New York, Cost of living

Are you about to move to New York City? Then make sure you know what to expect in terms of cost of living in New York!

Even though New York City may not be found in the top ten of the most expensive cities for expats, the cost of living in New York is the highest you will find in the United States, especially if you are planning on moving to Manhattan.

Rental Prices in New York

Rent for accommodation will play a major role in your cost of living in New York. The city, and in particular Manhattan, is (in)famous for its in part exorbitant prices for property and rentals. Potential buyers will, for instance, be hard pressed to find a nice two-bedroom apartment in Manhattan for less than a million dollars.

Similarly, rents can be quite high, depending on which borough and neighborhood your apartment is situated in and whether it includes for example the services of a doorman. The latter is very common in Manhattan, where close to two thirds of studios and apartments are doorman units. They typically cost an additional USD 500 a month or more compared to non-serviced units.

Rental prices and the overall cost of living in New York vary greatly depending on the location. Particularly in regard to luxury accommodation in Manhattan, only the sky’s the limit. Even when excluding apartments for a monthly USD 10,000 or more, expats need to be prepared for high cost of living in New York. A one-bedroom apartment, for example, easily ranges from a monthly USD 900 on Staten Island up to USD 3,500 or more in Manhattan. In general, you can expect prices to drop the further away you get from the city center. Staten Island in particular is a much more suburban area with lower costs, but also a below city-average public transport network and longer commutes.

Prices not only vary depending on location, but also on services and facilities included, their size and condition, and so on. 

Utility, Communication and Television Costs

In terms of utilities, heat and hot water are typically already included in the rental price. This is, sadly, not the case for the rest of your utilities which should not be forgot when calculating your cost of living in New York. According to the Bureau of Labor Statistics, in February 2014 utility prices averaged in the wider New York metropolitan area (including Northern New Jersey) at around USD 0.21 per KWH for electricity and at about USD 1.20 per therm for gas.

Exact prices, however, depend on the provider, contract conditions and your individual use profile, so it makes sense to shop around. Check which energy providers in NYC are available in your area and compare their prices. When calculating your cost of living in New York, also keep in mind that your expenditures for electricity may well go up in summer due to air conditioning.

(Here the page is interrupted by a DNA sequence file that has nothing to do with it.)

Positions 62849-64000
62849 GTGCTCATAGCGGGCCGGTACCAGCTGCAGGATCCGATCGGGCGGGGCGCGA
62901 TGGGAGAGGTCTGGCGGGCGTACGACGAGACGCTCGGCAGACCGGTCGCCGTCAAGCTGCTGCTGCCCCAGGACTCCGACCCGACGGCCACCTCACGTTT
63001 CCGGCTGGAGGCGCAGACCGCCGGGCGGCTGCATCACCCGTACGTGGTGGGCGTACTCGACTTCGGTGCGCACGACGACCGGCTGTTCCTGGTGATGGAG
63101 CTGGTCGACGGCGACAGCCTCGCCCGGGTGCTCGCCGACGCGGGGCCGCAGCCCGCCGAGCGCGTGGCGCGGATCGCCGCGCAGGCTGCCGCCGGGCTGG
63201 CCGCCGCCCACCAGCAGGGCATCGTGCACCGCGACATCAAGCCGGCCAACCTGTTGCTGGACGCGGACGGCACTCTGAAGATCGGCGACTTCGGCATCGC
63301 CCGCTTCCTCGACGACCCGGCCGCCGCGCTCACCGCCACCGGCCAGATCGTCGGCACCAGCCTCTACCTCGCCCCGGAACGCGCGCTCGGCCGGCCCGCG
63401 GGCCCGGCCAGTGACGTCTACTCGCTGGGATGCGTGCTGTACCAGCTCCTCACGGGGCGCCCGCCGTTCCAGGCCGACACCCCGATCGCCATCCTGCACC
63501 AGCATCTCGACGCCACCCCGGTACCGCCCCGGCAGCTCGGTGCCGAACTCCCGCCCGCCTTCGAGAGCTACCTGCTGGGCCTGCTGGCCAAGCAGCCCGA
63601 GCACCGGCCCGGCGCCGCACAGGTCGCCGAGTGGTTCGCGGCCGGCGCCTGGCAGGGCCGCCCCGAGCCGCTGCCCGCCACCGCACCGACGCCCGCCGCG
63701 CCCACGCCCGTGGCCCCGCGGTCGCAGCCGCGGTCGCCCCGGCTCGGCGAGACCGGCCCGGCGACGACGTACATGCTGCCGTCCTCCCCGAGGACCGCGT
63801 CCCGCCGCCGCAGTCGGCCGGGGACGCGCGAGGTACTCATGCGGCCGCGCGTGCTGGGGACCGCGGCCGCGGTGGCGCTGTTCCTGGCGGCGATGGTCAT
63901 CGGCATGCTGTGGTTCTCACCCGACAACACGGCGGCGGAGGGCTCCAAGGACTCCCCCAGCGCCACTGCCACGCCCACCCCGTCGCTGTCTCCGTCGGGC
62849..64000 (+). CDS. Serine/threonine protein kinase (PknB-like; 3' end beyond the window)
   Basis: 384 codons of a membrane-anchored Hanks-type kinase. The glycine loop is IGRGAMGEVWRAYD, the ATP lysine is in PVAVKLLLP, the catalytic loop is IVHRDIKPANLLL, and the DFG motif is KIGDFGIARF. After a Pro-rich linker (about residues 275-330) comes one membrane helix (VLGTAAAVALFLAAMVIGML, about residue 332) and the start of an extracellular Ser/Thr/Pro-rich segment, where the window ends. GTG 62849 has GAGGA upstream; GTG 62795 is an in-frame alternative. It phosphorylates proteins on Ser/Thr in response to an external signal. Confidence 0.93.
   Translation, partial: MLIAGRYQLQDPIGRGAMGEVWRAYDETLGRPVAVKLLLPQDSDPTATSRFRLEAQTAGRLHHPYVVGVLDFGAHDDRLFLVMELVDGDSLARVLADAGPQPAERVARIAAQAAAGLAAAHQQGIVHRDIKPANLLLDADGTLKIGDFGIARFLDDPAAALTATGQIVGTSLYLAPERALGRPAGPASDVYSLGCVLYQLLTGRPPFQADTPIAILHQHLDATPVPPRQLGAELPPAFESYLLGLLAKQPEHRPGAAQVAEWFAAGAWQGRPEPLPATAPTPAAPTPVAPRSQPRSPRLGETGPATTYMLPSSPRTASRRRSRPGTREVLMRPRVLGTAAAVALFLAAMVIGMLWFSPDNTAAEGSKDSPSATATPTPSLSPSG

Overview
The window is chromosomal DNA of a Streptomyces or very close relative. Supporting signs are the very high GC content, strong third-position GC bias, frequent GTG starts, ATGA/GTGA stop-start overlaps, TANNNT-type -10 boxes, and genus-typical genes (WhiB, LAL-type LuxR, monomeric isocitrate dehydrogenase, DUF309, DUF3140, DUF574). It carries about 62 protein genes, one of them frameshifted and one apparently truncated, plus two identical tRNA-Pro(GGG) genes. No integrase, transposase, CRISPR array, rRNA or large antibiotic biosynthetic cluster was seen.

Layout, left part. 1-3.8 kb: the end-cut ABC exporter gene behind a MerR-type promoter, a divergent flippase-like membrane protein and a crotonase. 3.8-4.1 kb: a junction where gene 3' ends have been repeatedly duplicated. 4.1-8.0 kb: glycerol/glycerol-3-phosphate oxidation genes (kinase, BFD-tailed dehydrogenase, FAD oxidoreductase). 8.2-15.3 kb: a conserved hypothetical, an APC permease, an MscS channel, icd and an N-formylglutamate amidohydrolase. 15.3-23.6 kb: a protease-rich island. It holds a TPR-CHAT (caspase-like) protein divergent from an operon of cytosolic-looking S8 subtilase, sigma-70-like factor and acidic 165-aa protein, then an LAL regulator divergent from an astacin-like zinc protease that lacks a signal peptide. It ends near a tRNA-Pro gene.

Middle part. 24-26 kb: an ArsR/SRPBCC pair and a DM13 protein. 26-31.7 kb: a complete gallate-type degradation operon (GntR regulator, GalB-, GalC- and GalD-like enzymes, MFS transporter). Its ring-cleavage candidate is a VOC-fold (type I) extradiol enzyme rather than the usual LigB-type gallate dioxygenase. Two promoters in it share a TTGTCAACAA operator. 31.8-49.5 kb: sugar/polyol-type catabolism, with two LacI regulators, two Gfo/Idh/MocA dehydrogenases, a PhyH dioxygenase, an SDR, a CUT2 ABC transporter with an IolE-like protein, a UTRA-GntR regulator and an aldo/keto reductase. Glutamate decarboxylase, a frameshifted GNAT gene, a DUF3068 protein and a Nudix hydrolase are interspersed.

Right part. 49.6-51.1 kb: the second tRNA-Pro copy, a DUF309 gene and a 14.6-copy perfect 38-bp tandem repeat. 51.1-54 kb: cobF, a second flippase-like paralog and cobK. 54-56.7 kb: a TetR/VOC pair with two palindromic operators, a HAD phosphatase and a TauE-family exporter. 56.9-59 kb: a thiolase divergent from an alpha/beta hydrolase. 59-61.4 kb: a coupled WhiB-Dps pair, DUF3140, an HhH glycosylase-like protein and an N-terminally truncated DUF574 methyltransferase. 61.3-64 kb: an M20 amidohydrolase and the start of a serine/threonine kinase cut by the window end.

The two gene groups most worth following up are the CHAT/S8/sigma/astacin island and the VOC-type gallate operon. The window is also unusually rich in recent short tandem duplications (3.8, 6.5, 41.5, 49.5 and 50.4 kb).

Similarly, you should take the time to look for the communication and television deal that suits your needs and calculated cost of living in New York best. While some opt out on a landline and decide to use only a mobile, others may want to get the full package of landline, internet and television. Well known providers of such services in NYC are Time Warner Cable and Verizon.

Both offer various packages and combinations and for example charge around USD 90-95 for a package including basic television, a landline with unlimited US calls and a 15Mbps fast internet access. Or you can simply get a relatively fast internet connection (15Mbps or more) from USD 30 onwards, in case you are planning on using streaming services such as Hulu for TV.

Grocery shopping

Groceries, as one might expect after hearing that the cost of living in New York are the highest in all of the US, can quickly get expensive as well if you don’t keep a close eye on the items you put in your basket. In many areas, and in Manhattan in particular, the sheer quantity of different, high quality food and goods on offer may cause one to spend much more for simple, everyday items than you would expect.

So, if you are trying to keep your cost of living in New York low, make sure to compare prices and maybe even plan the occasional big shopping trip into one of the further, less expensive areas of the city. Alternatively, you can check if a Costco membership or online grocers such as FreshDirect or YourGrocer might work for you. The latter have the additional benefit of delivering your groceries straight to your doorstep.

Charges for Public Transport

As already mentioned, various buses, subway lines and the odd railway (e.g. Staten Island Railway) are available around the city. Most of these are part of the MTA Network, short for Metropolitan Transportation Authority Network. A single ride ticket for a bus or subway cost USD 2.75 at the time of writing. However, investing in a so-called MetroCard will reduce this base fare to USD 2.50.

You can get such a MetroCard for one dollar and then charge it with money to pay for your single rides. Or, and this is particularly recommended to regular commuters, you can get a 7- or a 30-day pass for your MetroCard and enjoy unlimited journeys for only USD 30 or USD 112 respectively.

 

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